Bazalt is a type of rock found in the United Kingdom and the United States. It is an aphanitic extrusive igneous rock rich in magnesium and iron (mafic lava) exposed at or very close to a rocky planet’s or moon’s surface. Bazalt makes up more than 90% of the planet’s volcanic rock. Bazalt that cools quickly and has fine grains is chemically comparable to gabbro that cools slowly. About 20 volcanoes produce basalt lava each year, according to experts. Other planetary bodies in the Solar System also include it as a major rock type. The plains of Venus, for example, cover 80% of the planet’s surface; the lunar maria are plains of flood basaltic lava flows.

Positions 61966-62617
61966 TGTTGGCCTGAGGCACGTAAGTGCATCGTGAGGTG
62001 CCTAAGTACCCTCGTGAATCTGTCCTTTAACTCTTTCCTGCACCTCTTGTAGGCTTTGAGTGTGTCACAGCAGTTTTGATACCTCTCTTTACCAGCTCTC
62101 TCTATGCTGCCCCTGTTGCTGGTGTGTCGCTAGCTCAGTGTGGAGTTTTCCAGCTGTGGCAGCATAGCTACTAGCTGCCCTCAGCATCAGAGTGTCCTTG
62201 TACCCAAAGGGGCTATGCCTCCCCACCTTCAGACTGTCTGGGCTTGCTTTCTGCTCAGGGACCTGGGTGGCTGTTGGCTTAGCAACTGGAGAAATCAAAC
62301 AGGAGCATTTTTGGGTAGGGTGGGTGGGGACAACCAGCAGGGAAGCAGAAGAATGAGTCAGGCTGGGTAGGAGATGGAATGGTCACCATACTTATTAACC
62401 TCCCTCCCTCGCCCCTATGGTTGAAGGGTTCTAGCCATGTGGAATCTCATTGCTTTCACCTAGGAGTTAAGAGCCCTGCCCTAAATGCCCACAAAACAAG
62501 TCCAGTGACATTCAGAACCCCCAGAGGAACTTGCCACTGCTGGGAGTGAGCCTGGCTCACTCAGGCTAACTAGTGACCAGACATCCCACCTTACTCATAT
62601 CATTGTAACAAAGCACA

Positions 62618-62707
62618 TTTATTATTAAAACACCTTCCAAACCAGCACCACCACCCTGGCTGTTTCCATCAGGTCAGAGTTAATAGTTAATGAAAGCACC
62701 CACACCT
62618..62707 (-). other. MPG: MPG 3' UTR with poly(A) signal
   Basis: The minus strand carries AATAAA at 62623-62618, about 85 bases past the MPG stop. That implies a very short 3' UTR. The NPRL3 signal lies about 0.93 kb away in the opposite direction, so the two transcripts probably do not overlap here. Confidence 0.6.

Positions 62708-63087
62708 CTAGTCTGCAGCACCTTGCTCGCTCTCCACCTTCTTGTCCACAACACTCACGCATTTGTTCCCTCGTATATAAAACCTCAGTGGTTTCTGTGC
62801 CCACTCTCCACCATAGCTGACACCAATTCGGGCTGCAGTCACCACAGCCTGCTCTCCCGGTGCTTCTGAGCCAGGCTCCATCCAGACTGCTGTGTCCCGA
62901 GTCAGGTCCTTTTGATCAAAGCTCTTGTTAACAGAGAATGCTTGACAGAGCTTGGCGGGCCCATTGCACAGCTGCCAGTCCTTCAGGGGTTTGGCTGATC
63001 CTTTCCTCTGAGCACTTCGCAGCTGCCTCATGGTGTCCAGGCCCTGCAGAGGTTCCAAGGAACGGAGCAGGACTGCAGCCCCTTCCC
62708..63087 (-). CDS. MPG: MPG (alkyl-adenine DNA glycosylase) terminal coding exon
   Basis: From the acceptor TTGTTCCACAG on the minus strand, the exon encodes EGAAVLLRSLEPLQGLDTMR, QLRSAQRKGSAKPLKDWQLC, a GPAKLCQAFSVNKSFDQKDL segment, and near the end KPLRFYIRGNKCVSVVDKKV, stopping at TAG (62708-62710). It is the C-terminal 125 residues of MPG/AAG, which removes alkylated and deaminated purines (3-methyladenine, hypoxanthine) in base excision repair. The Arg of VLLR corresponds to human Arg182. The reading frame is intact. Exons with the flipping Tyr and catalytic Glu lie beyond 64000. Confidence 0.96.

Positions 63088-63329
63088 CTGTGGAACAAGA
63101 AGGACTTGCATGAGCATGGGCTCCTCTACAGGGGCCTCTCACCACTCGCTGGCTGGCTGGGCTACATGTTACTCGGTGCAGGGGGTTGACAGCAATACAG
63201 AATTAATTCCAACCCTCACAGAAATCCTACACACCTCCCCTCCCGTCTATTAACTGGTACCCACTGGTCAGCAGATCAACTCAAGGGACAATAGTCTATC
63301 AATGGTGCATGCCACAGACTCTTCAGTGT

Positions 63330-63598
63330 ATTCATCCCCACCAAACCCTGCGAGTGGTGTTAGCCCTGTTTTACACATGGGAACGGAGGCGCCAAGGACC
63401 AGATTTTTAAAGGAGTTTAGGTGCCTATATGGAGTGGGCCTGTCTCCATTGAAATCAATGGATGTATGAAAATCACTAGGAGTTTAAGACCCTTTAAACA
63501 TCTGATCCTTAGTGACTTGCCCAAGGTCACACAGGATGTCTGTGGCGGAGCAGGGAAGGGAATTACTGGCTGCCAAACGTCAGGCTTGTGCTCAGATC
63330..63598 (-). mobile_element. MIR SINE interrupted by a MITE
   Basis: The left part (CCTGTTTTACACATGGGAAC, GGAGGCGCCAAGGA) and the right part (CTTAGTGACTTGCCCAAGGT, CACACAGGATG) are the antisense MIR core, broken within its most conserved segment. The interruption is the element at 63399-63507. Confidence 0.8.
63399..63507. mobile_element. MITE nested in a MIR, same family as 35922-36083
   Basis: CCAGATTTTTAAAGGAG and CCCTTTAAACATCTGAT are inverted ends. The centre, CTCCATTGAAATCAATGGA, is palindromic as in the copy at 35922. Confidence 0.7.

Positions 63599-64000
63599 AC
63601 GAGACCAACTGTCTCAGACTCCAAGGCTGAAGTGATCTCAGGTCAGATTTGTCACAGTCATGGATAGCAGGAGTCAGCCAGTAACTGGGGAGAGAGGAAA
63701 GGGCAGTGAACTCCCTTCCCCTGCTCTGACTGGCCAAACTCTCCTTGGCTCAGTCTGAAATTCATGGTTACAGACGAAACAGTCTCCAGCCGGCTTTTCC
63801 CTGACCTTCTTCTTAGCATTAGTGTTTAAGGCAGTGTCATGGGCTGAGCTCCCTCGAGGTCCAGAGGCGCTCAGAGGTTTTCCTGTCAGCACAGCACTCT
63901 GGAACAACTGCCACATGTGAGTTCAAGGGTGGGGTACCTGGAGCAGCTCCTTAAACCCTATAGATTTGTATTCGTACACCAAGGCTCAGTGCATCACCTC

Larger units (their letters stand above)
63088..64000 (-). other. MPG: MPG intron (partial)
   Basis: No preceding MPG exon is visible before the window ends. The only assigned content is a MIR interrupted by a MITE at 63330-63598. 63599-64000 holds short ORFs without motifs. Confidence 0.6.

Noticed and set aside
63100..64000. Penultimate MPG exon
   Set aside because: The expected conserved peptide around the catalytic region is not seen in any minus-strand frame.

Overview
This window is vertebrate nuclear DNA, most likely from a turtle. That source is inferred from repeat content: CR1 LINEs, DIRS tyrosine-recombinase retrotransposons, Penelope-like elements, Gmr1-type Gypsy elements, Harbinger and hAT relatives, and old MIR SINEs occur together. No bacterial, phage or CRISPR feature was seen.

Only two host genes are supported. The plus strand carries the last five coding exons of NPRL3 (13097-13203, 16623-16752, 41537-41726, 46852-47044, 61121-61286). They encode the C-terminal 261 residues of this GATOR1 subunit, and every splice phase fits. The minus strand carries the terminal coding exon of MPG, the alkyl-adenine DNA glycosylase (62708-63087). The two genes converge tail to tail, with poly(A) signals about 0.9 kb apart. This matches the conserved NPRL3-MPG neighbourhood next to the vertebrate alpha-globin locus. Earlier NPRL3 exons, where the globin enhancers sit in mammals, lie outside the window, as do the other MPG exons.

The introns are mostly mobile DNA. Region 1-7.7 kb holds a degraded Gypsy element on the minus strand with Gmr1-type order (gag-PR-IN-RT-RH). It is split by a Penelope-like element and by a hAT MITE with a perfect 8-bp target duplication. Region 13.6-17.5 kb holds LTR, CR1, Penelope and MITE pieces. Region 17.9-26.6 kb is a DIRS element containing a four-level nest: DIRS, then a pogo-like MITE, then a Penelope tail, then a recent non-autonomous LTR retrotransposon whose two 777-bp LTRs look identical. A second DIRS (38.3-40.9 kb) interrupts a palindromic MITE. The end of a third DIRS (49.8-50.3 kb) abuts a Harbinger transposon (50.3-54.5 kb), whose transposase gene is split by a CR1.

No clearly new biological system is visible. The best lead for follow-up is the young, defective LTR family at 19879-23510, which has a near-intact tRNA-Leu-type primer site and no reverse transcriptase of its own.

Due to its comparatively low silica content (between 45 and 52 percent), molten basalt lava has a low viscosity, resulting in fast-moving lava flows that can spread across large distances before cooling and solidifying. Flood basalts are thick sequences of numerous such flows that can cover hundreds of thousands of square kilometers, making them the most massive volcanic structures on the planet.
We assume that the upper mantle is the source of basaltic magmas on Earth. Basalt chemistry thus reveals circumstances deep within the Earth’s interior.